Every community had its Circle of Elders. Traditionally, Elders have provided guidance and teachings on the keeping the “Good Mind,” maintaining healthy relationships within the family, the community and the nation. They passed on the teachings: teachings about the use of medicines and ceremonies, teachings about prayer, about life and teachings about parenting and governance. In the camp, they were the ones we went to with questions, they passed down the teachings of the ancestors, ensuring the continuation of the culture. They were spiritual people who knew the culture and the traditions, who led the ceremonies and spoke with the ancestors and the Creator on a routine basis. Some of the Elders had been trained since their youth to learn special skills as medicine people. Others may have been great warriors who now provided guidance to the next generation of young warriors. Elders provided the continuity of the culture. They passed down the stories, knew where the medicines were and how to access the guidance needed in times of crisis. Many of them, we knew as “Grandmother” or “Grandfather.” They taught us as they did their chores, preparng meals, finding herbs, roots, berries, and making clothing, making tools, musical instruments, and were there to provide guidance for decisions that needed to be made.
Most importantly, they taught us to pray. The Boarding School System and the relocation efforts on the part of the U.S. government in the 19th and early 20th century broke the connections between the Elders and the young people. Many of the traditions, songs, stories, and teachings were not able to be passed on to the next generations. Many of the next generation young people no longer believed in the value of the Elder; they were just seen as “old people.” For too long, many of the people who could have been elders were separated from their culture. It is our hope that we can energize those who have a cultural knowledge and those who have teachings to participate in developing our youth by creating a Council of Elders. It is time to bring the Council of Elders back. Goal 1.3 in the Strategic Goals and Objectives for the CSIC is to create a Council of Elders who can provide guidance for healthy living and for cultural programs. For this reason, Elders have been a part of the planning and development, and have been included in all of the events of the CSIC. In October of 2007, it was a group of Elders who laid out the framework and goals for the Indian Center. Elders provide the prayers and lead the ceremonies for CSIC programs, such as at the Community Dinners, Community Talking Circle, the Powwow, the Graduation Celebration, and several of the Elders have also participated in the Elders Gatherings in 2009 and have provided their expertise in the ways of traditional crafts, and traditional ceremonies. The next step in developing our Council of Elders is to initiate a time when the Elders meet with each other. Bringing the Elders together to share their knowledge and resources and provide guidance for the CSIC is an important step in the development of the CSIC community.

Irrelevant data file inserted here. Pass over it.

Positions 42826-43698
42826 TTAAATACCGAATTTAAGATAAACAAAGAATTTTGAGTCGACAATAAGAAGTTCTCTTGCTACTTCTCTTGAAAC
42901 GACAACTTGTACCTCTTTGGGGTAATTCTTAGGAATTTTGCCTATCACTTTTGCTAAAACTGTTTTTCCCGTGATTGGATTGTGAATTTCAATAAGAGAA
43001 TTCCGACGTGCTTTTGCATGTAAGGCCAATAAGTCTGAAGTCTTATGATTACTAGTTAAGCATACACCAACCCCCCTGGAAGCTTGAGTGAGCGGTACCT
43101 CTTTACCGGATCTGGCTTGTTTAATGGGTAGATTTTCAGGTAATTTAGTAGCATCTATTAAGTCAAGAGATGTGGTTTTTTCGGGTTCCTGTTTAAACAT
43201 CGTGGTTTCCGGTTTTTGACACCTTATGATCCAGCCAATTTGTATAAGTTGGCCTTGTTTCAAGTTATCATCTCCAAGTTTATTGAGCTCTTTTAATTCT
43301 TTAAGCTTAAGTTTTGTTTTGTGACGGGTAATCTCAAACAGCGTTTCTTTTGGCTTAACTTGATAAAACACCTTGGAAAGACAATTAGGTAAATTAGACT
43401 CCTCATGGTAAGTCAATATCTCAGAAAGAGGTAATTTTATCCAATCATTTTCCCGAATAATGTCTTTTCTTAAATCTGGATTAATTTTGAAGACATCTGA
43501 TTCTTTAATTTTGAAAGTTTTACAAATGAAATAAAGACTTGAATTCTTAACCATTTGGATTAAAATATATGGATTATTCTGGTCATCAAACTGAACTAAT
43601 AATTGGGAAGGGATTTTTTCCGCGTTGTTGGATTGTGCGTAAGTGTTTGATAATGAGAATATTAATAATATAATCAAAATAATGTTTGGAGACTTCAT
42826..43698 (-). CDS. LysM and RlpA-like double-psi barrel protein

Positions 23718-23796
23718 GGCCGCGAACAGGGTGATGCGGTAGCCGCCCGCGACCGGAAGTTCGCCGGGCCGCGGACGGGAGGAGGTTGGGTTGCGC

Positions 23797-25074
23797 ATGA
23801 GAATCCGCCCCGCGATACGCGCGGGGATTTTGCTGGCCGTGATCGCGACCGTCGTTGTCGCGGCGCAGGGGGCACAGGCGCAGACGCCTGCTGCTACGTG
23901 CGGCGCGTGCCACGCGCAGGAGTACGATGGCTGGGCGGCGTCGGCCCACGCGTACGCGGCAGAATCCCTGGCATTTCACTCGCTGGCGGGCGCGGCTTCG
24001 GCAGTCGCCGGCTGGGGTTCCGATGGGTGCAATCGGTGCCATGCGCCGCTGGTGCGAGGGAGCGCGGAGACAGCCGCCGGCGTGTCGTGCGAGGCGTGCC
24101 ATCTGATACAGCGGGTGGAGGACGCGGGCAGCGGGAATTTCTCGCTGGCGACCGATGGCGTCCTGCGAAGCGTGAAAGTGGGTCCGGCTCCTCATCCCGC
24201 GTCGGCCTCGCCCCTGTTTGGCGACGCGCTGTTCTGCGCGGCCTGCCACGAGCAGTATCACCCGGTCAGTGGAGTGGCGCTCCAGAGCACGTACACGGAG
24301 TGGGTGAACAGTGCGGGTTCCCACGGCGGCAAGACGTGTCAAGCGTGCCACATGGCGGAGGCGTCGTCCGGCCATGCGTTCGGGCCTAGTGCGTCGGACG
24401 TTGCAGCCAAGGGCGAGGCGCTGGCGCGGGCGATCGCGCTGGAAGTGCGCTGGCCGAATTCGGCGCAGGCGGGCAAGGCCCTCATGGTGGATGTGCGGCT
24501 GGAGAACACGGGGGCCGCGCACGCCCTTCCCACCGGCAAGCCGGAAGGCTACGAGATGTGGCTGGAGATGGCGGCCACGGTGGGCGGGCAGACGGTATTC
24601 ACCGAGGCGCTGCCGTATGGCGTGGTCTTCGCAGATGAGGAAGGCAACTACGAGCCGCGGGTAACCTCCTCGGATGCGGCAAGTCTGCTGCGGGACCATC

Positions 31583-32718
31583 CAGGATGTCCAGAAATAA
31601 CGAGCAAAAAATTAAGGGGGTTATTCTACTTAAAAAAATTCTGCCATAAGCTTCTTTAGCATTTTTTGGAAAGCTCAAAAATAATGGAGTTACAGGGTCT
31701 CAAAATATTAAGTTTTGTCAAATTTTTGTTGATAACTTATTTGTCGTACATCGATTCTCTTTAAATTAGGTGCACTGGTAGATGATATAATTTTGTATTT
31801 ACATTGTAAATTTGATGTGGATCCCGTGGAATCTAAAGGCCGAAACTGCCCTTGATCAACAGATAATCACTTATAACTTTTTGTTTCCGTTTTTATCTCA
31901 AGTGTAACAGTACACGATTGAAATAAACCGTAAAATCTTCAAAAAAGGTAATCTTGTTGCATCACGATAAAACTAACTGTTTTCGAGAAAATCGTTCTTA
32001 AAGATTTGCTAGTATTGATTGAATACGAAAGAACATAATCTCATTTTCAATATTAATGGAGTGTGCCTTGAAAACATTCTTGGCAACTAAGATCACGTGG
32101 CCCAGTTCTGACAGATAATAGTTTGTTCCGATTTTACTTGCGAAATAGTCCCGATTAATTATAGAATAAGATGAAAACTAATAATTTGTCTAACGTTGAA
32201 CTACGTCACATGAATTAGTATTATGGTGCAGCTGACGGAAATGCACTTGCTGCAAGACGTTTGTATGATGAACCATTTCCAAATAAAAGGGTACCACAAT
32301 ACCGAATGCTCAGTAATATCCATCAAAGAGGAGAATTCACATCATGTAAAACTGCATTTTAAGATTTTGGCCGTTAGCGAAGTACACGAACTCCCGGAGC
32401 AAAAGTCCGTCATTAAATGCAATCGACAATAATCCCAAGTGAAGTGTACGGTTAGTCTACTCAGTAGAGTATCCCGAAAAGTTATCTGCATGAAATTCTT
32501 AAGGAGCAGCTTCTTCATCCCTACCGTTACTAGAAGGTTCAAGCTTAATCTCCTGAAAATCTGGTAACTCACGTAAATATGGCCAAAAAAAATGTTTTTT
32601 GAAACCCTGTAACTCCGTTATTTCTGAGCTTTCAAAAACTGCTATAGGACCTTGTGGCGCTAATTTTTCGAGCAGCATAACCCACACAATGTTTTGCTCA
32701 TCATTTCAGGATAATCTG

We would like to thank and show our appreciation to Elder Austin Box (Southern Ute) for his
knowledge and expertise. Austin Box will be holding Tai Chi classes. The registration fee is
$15 and classes will be held Wednesdays at 9:30am and Fridays at 10:00am. Contact the Indian Center
for more information.
Click on or Select the Card below to visit our Historical Documents Archive. You can also use the navigation at the top of the page under "Library" and select "Historical Documents".
Do you have a story to share? Are there traditions from your tribe that you would like for others to know about? Have you read a book by a native author that you want to share? We like to share cultural and educational resources, stories, and teachings, or traditions. If you have knowledge of a story or cultural information on the web, let us know and we will request permission to link that item to this area or in the library.
Colorado Springs Indian Center
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